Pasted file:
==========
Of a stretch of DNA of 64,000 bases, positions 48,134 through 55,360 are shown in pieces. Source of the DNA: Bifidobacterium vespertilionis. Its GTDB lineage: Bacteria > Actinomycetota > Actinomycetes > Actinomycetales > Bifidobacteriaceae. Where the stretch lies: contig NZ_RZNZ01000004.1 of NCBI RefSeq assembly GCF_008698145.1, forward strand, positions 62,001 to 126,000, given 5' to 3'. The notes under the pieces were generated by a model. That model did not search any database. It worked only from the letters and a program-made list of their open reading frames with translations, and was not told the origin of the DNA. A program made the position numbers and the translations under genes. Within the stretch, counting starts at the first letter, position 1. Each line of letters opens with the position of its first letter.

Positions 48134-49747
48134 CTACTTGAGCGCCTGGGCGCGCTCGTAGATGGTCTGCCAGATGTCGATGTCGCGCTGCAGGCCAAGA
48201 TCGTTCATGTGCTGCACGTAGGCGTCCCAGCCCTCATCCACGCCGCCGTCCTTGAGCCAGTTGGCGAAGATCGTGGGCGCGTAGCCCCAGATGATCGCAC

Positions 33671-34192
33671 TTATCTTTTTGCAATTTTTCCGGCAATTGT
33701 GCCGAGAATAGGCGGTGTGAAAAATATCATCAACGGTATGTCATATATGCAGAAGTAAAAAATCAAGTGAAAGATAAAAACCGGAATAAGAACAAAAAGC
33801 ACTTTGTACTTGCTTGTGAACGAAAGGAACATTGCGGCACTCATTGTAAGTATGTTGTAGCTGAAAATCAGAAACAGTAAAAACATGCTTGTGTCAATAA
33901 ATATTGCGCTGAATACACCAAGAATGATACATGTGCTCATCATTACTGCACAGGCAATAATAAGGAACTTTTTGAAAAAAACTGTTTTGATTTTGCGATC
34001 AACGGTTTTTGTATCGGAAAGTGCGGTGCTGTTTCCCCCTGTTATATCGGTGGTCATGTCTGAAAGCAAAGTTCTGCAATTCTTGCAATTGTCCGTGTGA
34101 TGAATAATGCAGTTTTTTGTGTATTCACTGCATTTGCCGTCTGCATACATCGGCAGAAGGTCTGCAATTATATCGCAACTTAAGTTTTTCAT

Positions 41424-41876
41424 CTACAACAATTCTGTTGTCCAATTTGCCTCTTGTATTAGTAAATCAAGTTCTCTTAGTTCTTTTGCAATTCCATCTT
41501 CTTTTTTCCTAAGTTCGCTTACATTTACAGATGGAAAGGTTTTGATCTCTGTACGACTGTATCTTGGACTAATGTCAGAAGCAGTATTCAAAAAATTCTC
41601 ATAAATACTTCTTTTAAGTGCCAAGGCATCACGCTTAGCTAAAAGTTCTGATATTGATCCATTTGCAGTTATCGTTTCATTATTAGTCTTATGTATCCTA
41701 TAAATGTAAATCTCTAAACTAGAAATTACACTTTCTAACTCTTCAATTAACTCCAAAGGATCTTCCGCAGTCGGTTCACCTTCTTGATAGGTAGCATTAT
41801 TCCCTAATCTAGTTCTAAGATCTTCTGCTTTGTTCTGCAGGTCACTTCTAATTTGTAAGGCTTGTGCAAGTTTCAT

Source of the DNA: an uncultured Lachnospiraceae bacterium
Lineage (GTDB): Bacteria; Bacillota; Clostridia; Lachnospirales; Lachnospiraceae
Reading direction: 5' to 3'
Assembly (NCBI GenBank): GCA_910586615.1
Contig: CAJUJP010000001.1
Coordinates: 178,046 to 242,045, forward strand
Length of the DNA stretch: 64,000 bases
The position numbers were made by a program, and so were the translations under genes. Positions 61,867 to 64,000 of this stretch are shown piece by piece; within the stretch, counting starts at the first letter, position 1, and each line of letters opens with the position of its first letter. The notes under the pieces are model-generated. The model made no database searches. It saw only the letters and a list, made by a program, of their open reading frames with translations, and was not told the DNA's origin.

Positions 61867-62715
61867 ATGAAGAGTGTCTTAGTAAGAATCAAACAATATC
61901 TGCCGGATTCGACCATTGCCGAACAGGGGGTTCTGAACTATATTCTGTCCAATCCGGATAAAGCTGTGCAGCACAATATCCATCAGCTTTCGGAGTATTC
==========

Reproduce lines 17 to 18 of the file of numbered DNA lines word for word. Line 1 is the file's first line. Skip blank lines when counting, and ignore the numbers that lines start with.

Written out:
41801 TCCCTAATCTAGTTCTAAGATCTTCTGCTTTGTTCTGCAGGTCACTTCTAATTTGTAAGGCTTGTGCAAGTTTCAT

Source of the DNA: an uncultured Lachnospiraceae bacterium